Cathy Paynter, Educator and Home Economist
With Cathy’s background in education (of adults, teen and children) and life-long learning focus from degrees in education and curriculum, she was the perfect guest to talk with us today as more women are at home either working remotely, parenting/grandparenting or all of the above.
When people fall into totally reactive responses, too often things are said and/or done that we regret. Instead, when critical thinking skills are implemented, the results more positively impact a greater number of people. PLAN…PLAN…PLAN, while allowing for flexibility, can be the difference between success and failure. So here are some productive ways to manage the stress/challenges (See below to get a complete SMART guide and the SMART Checklist):
S — Sensible Scheduling
If you are working from home or have a new routine at home for various reasons, start your day as if you were going to work or accomplishing what you used to get done before this change. Schedules are particularly important if you are new to working from home and/or if children are home due to the closing of schools.
M — Memorable Moments
Neuroscientist David Eagleman says that when you inject novelty into your life, you prevent the blur. Surprise stretches time. So, break the script and interrupt the blur with moments of elevation. Boost sensory appeal. Think of activities that allow you to be engaged vs. just sitting. Do something different.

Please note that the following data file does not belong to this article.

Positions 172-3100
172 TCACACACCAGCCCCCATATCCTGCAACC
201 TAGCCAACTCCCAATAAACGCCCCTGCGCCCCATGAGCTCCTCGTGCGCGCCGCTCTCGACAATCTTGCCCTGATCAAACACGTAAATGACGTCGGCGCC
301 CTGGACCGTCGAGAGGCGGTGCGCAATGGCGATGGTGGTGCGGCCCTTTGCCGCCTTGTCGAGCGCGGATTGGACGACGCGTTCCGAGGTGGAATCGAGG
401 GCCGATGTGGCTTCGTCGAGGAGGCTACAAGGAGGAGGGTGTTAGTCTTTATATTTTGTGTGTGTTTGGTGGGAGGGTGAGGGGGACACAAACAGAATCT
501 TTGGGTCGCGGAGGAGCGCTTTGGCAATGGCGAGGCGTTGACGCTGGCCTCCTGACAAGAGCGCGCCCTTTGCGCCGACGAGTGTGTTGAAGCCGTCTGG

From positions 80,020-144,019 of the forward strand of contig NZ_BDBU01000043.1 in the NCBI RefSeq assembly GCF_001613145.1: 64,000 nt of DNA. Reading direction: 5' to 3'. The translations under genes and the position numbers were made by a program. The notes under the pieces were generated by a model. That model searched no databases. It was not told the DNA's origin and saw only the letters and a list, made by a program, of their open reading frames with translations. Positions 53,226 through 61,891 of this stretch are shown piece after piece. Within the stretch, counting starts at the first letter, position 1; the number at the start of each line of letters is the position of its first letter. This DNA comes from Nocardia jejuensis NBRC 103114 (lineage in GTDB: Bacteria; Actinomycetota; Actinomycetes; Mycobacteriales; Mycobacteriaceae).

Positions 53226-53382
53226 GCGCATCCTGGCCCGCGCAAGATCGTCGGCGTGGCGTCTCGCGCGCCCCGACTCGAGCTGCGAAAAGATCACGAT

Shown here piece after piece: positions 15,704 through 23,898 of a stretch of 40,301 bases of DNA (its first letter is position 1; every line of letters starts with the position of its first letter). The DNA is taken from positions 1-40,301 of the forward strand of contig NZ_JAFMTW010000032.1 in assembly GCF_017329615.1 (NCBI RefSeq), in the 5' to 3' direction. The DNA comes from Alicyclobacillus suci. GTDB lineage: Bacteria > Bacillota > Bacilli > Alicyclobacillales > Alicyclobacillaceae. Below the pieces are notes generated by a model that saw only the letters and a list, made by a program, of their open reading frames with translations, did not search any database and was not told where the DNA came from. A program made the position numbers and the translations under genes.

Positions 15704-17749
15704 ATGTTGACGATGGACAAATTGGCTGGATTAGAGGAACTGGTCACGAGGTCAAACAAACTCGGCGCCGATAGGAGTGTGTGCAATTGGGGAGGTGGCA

A — Accountable Actions
We all like it when family, friends and co-workers keep their promises—in other words you will be able to count on them. When handled correctly, accountability happens naturally. People own their mistakes and take positive steps forward. Accountability Requires:
- Respectful conversations
- Input from all parties involved
- Specific vs. vague actions/expectations
- Planning…Planning and more Planning, recognizing the need for changes as the situation changes.
R — Responsible Reactions
- Define and analyze the problem
- Identify suggestions to solve the problem
- Choose and evaluate suggestions
- Establish a specific timeline and person/s responsible for each task
- Discuss suggestions, successes and challenges
- Repeat process as needed
T — Try Something New
Larry Alton, Alton Experiences CEO and contributor to Huffington Post, identifies these Benefits of Trying New Things:
- Generally, fear is the primary reason to avoid new things so ask yourself “What if I find it really enjoyable?”
- Trying something new is a great opportunity to find out more about yourself so take the leap.
- Creativity is often the result of trying something new.
- When someone is willing to engage in activities, they become more interesting and it can make you more marketable.